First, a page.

What Causes Cloudy Water in a Terrapin Tank?

Diamondback Terrapin

Terrapins require a tank with plenty of water in which they can swim about in. However, they also need an area on which they can bask. The size of tank will depend on the (eventual) full size of the terrapin species in question. A rough guide is around ten to fifteen gallons of water for every one inch of terrapin. This means that if you do not have a full-size tank already, you will need to make sure your tank size grows with your terrapin. If you are interested, Amazon stocks a great selection of tanks. Click hereOpens in a new tab. to take a look (opens in a new tab).

Most terrapin owners do choose a larger sized tank in which their terrapin can grow comfortably. TerrapinsOpens in a new tab. do require plenty of room to swim about in, so the tank should be at the very least three to four times the length of the terrapin while the width should be around twice its length.

An important addition to the tank should be a filter, which will help to keep the water clean and avoid the need to change it on a daily basis. Having a good filter in place will mean that the water will only require changing about once every couple of weeks. Click hereOpens in a new tab. for filters on Amazon (opens in a new tab).

Why is My Terrapin Tank Cloudy?

The water in your terrapin tank can become cloudy, but it is important to distinguish between new water that has become cloudy or water than has become cloudy after some time. Water in a terrapin tank will naturally become cloudy with time due to the fact that terrapins eat and poop in the water. They are actually quite messy when eating, and consequently food inevitably finds its way to the bottom of the tank.

After a week or two, this waste can result in the water becoming cloudy as the filter simply cannot cope with the amount of waste. This is your cue to change the water.

If, on the other hand, the tank water is cloudy as soon as it is filled, you might need to check to see if there is a problem with the filter. A common problem is a filter that is not powerful enough for the size of the tank.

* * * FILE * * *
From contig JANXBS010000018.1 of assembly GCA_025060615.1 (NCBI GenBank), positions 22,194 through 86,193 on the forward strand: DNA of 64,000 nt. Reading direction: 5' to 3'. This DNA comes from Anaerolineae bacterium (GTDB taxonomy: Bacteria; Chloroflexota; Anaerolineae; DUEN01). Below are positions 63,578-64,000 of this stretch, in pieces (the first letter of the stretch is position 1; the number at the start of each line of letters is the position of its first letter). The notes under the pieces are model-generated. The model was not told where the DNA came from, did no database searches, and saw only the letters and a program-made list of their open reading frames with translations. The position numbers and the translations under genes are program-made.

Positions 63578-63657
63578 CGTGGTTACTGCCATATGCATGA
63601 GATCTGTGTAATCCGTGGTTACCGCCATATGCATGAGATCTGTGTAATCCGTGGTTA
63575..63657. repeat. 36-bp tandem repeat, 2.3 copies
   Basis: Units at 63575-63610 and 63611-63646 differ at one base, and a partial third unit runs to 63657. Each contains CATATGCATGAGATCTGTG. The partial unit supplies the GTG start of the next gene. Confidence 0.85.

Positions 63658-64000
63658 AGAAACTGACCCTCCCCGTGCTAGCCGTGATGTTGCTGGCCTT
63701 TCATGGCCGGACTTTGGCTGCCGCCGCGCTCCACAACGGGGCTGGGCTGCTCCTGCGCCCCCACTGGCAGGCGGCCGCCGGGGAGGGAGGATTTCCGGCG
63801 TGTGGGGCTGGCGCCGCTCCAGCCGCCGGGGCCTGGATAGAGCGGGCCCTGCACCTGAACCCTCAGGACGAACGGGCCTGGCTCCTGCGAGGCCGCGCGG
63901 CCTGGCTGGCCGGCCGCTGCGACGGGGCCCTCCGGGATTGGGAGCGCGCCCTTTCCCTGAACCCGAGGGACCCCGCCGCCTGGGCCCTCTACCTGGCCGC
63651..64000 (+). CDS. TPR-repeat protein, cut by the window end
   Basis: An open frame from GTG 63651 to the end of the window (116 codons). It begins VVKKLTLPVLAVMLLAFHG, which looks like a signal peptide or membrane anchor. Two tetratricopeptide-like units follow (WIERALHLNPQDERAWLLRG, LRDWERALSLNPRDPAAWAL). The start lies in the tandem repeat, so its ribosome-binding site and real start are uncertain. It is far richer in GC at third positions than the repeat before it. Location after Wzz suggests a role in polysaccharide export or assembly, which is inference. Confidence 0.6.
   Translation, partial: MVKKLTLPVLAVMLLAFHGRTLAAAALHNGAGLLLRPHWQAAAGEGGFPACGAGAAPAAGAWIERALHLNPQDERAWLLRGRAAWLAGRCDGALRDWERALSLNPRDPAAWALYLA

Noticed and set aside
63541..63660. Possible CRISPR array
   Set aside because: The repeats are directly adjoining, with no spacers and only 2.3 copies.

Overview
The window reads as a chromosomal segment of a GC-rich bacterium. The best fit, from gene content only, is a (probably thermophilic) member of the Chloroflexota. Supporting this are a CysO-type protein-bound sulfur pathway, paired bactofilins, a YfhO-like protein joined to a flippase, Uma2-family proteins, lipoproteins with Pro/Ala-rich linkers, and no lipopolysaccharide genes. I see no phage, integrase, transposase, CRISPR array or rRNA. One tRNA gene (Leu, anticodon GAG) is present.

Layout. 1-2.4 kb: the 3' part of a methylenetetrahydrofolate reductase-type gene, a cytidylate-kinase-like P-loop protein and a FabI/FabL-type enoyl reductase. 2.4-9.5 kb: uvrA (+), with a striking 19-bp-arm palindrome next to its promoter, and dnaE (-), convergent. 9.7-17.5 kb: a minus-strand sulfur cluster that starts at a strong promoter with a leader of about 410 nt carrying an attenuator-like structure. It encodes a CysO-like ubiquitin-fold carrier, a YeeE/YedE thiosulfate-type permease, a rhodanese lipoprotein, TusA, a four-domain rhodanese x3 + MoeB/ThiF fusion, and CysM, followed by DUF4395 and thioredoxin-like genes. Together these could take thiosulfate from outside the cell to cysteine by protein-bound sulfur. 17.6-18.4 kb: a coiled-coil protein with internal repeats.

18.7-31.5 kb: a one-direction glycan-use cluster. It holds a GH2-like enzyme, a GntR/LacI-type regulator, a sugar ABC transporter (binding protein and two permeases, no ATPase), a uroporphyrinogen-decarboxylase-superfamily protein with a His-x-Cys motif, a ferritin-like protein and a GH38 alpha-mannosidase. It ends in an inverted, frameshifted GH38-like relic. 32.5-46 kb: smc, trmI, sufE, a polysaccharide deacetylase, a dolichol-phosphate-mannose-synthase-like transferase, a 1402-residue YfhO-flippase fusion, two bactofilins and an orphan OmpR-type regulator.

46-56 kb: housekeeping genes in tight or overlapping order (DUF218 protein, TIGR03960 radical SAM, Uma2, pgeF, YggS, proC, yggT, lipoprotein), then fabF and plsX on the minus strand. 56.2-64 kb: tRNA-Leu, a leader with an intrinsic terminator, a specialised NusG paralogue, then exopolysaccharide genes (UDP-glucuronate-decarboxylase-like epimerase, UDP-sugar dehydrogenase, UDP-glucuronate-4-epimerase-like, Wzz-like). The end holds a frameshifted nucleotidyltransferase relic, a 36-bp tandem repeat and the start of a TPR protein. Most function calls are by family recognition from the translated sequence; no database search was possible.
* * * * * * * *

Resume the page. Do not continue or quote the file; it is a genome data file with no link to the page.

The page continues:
It might also be the case that the filter you are using is not working properly. Filters will need to be cleaned regularly, so it is imperative that this is done correctly.

How Do You Keep Terrapin Water Clean?

Keeping terrapin water clean is no easy task. As mentioned above, terrapins can be quite messy so the water can get cloudy very quickly. There are, though, some things you can do to alleviate this issue and reduce the frequency you need to change the water.

The first thing to do is make sure the tank is big enough. If the tank is too small or there is more than one terrapin in the tank, you will need to change the water more often.

Because terrapins are the messy eaters they are and drop food to the bottom of the tank when eating, it is good practice to get into the habit of removing uneaten food. You can use a net to pick up the dropped food and get rid of it before it begins to dirty the water too much.

There are those that prefer to move their terrapins to a separate feeding tank at feeding timeOpens in a new tab.. This tank should have water of the same temperature as the main tank but nothing else. The terrapins are placed into this feeding tank to feed; when finished they will be moved back to the main tank. This practice allows for longer periods between water changes in the main tank. The downside of this though is that regular handling of terrapins can cause unnecessary stress.

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Your terrapin tank should also be vacuumed regularly, especially if you have a substrate at the bottom of the tank. With an aquarium vacuum, you can vacuum the tank to remove a lot of waste, but at the same time you can do a partial water change. This will help to keep the water cleaner for longer and reduce the number of times you need to do a full water change. Click hereOpens in a new tab. for a fantastic range of aquarium vacuums at Amazon (opens in a new tab).

Not for a terrapin tank, but turtlesOpens in a new tab. are close enough 🙂

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I am a content creator by profession but exotic animals are one of my great passions in life. Over the course of my adulthood, I have had the pleasure of looking after stick insects, terrapins, an Egyptian tortoise, giant African land snails, a crested gecko, a Chilean rose tarantula, a couple of curly-haired tarantulas, and a selection of millipedes, centipedes and worms!

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